As autumn migration kicked off more birds began to pass through, such as willow warblers, sedge warblers, chiffchaffs, blackcaps, whitethroats, spotted and pied flycatchers, a couple of reed and garden warblers, redstarts, goldfinch, skylarks, common rosefinch, linnets, pied and white wagtails and thousands of swallows accompanied by the odd house or sand martin. A stunning firecrest was with us for a while and survived a patch of extremely rough weather, and we all ran to catch a brief glimpse of a turtle dove, an increasingly rare sight in the UK. We also had the luck of having two wrynecks with us at various points. Buzzards, peregrine, sparrowhawks and kestrels are also regular visitors and residents, with a red kite and a marsh harrier gracing us with their presence on other days.

Autumn also saw the birth of seal pups in Skokholm’s sheltered coves, with one mother this year having twins, an extremely rare occurrence. Although worried that she would not be able to raise two pups, after much observation we saw her feeding both of them, and they still appear to be doing well! On the rocks below, turnstone pick amongst the seaweed at low tide, and cormorants and shags dry themselves, lacking the more waterproof plumage of other seabirds. Further out from the shore, especially on stormy days, the seas are alive with birds, and sea watching was another thrill of island life. Gannets stream past the lighthouse going to and from Grassholm, an island capped with the white of tens of thousands of breeding birds. Manx shearwaters and fulmars power across the waves effortlessly, whilst kittiwakes flutter in the distance. I managed to see a few bonxies (great skuas) and an exciting glimpse of an Arctic skua.

As evening arrives the birding ends and everyone gathers for dinner and the evening bird log in the cottage. With a fire going on cold nights it gets quite cosy and is always a highlight of the day. After careful checking on the forecast for the night, we would sometimes put out the moth trap. The variety of species we caught over the few months was astonishing, and it was always exciting seeing what we might unearth in the morning. Some of the highlights included a rare migrant bedstraw hawk moth from Europe, convolvulus hawk moths, hummingbird hawk moths, burnished brass, autumnal rustic, campion, Setaceous hebrew character, antler, garden tiger and orange swift, but the list is extensive and I could go on for a while!

Although it felt like a lifetime the months flew by so quickly, and the last few days became a mad rush to try and and make the most of the island before we left. The last day was gloriously sunny and calm in what had been a rough few weeks of delayed boats and stranded guests - Skokholm isn't a bad place to be stranded! - and although it was the 2nd of October it felt like July again. Having packed and cleaned the day before, the morning was spent with the mist nets open, ringing migrants passing through as the hours slipped away before our departure. Before we knew it we were down at the jetty for a swift turn around and a final emotional farewell. As we waved goodbye and the boat powered away, the buildings and landmarks we had come to know so well slowly started to disappear. It was time to get back to mainland life. Everything was strange at first - a dachshund walking down to the jetty at Martin's Haven, trees, cars, roads, tall buildings. After a few weeks I feel re-adjusted but am still feeling like something is missing.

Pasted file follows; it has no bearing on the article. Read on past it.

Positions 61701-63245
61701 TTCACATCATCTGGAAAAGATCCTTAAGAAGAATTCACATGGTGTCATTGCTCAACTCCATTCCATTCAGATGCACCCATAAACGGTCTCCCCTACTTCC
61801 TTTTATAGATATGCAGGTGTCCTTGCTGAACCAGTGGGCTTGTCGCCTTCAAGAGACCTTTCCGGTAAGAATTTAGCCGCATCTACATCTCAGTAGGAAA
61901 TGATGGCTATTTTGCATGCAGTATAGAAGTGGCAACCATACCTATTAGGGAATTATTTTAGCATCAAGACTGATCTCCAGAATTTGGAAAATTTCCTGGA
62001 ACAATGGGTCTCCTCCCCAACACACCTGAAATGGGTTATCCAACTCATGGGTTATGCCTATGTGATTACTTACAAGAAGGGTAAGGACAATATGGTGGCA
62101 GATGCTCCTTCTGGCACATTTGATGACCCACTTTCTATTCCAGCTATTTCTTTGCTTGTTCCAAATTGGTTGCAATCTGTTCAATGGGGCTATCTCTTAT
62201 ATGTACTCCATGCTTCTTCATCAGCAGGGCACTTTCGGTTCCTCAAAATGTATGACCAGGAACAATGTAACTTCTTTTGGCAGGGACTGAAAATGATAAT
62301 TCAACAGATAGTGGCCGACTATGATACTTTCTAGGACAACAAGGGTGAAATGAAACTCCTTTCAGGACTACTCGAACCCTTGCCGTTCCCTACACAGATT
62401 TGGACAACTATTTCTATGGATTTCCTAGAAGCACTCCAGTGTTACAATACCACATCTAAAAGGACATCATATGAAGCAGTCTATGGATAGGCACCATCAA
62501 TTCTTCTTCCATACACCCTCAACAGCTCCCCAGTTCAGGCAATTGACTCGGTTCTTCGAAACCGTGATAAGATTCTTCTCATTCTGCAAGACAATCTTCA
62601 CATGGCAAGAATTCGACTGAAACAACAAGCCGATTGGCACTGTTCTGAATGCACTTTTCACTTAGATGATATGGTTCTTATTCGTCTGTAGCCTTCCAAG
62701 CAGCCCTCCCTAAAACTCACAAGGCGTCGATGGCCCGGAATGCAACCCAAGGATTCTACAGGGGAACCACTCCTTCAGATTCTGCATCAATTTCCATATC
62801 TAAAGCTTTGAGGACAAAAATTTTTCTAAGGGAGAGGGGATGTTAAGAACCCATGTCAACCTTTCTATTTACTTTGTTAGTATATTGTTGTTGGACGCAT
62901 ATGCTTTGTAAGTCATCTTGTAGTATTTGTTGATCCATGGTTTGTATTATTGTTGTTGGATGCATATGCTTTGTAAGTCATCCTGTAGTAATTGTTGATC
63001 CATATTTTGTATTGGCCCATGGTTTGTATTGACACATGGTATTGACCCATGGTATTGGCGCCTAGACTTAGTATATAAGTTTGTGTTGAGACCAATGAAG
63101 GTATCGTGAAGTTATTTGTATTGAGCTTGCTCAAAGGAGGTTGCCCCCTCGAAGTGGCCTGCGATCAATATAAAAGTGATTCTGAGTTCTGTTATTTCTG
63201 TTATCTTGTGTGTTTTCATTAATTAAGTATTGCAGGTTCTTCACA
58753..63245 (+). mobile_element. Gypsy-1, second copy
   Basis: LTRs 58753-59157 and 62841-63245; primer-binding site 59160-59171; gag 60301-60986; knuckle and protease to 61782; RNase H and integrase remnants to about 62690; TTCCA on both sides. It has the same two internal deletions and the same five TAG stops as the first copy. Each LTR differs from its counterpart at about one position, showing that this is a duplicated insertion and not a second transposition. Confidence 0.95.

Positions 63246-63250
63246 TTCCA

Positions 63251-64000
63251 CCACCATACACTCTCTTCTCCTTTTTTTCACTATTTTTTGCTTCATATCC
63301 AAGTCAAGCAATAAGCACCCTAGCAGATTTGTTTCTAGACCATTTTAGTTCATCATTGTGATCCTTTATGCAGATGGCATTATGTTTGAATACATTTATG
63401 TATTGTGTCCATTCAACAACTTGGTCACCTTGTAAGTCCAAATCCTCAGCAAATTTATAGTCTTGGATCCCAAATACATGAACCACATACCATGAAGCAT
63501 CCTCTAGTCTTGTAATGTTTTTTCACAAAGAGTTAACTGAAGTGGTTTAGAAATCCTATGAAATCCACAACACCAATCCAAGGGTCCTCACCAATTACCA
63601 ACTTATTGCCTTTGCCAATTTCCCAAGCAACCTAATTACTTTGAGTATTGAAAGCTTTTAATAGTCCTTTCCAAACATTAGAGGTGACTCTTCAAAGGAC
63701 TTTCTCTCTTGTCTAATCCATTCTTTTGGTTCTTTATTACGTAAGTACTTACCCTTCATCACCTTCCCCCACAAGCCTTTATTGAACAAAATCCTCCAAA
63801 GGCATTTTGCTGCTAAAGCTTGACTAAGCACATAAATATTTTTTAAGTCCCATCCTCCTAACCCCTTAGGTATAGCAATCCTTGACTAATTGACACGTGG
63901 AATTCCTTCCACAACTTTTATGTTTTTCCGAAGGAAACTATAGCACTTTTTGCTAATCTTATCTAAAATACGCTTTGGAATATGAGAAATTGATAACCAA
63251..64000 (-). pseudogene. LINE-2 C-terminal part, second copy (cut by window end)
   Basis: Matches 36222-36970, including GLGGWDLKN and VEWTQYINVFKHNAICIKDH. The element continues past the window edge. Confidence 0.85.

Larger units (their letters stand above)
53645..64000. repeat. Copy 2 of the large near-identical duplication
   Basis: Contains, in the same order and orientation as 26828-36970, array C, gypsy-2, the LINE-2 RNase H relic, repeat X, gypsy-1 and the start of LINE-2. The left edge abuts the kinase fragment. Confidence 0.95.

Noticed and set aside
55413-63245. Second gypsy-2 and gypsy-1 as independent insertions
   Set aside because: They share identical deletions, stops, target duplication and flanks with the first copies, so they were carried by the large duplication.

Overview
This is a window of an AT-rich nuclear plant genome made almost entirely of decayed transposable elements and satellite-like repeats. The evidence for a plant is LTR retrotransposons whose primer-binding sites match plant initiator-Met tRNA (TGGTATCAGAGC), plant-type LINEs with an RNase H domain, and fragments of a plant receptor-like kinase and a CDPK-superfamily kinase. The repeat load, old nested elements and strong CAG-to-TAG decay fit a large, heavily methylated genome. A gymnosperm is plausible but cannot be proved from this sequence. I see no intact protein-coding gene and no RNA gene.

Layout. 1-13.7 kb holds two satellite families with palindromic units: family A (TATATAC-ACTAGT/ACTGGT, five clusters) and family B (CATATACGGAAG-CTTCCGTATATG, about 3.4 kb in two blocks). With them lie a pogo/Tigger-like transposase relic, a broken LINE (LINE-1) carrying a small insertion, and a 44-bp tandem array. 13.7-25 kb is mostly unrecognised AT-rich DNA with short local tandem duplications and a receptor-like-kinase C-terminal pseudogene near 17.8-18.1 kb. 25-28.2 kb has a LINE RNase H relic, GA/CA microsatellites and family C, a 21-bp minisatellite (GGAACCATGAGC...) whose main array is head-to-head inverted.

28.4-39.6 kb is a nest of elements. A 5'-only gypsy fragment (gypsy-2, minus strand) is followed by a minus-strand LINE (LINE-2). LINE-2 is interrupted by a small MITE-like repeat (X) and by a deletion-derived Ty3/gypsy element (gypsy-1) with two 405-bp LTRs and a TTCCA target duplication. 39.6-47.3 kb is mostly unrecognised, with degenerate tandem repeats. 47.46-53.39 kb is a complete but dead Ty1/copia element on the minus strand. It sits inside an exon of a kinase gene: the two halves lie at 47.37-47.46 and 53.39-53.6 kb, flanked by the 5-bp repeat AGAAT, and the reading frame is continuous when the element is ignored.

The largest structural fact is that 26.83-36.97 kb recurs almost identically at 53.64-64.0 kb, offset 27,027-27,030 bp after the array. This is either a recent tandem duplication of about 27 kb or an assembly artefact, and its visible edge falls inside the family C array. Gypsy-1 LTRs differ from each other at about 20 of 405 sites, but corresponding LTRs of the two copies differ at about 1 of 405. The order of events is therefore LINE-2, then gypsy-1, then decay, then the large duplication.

Life on Skokholm is endlessly varied and exciting, and anything short of a book would undoubtably fall short of describing it all. I only had three months there, and so missed the spring migration and early seabird season, so there is still so much more to be seen and am already planning a return trip! You also never know what is going to turn up - we saw a great white egret in my very first week, a first for the island! Unfortunately, I missed out on the laughing gull and American golden plover before I arrived, and a red-eyed vireo just last week. There were countless moments that took my breath away and I couldn't quite believe how lucky I was. Ringing storm petrels under shooting stars, seeing tens of thousands of manx shearwaters take off from the sea all at once, gannets over Grassholm silhouetted against the setting sun, glorious mornings with thousands of migrants passing through, the joy of finding out that our fulmar chicks had fledged. It's the people that make the whole experience special as well, and everyone involved with the running of Skokholm does an amazing job, especially Giselle and Richard, who have run the island since it reopened in 2013. I can't thank them enough for the opportunity and I feel privileged to have been a part of it all, if just for a short while.

Don't miss out on part one and two of this series if you haven't already read them! You can find more information about Skokholm Island including volunteering opportunities and booking your own visit here.

1 comment

  1. Thank you Will for all your hard work, enthusiasm and for being such a pleasure to have around. You have Bare tekkers apparently.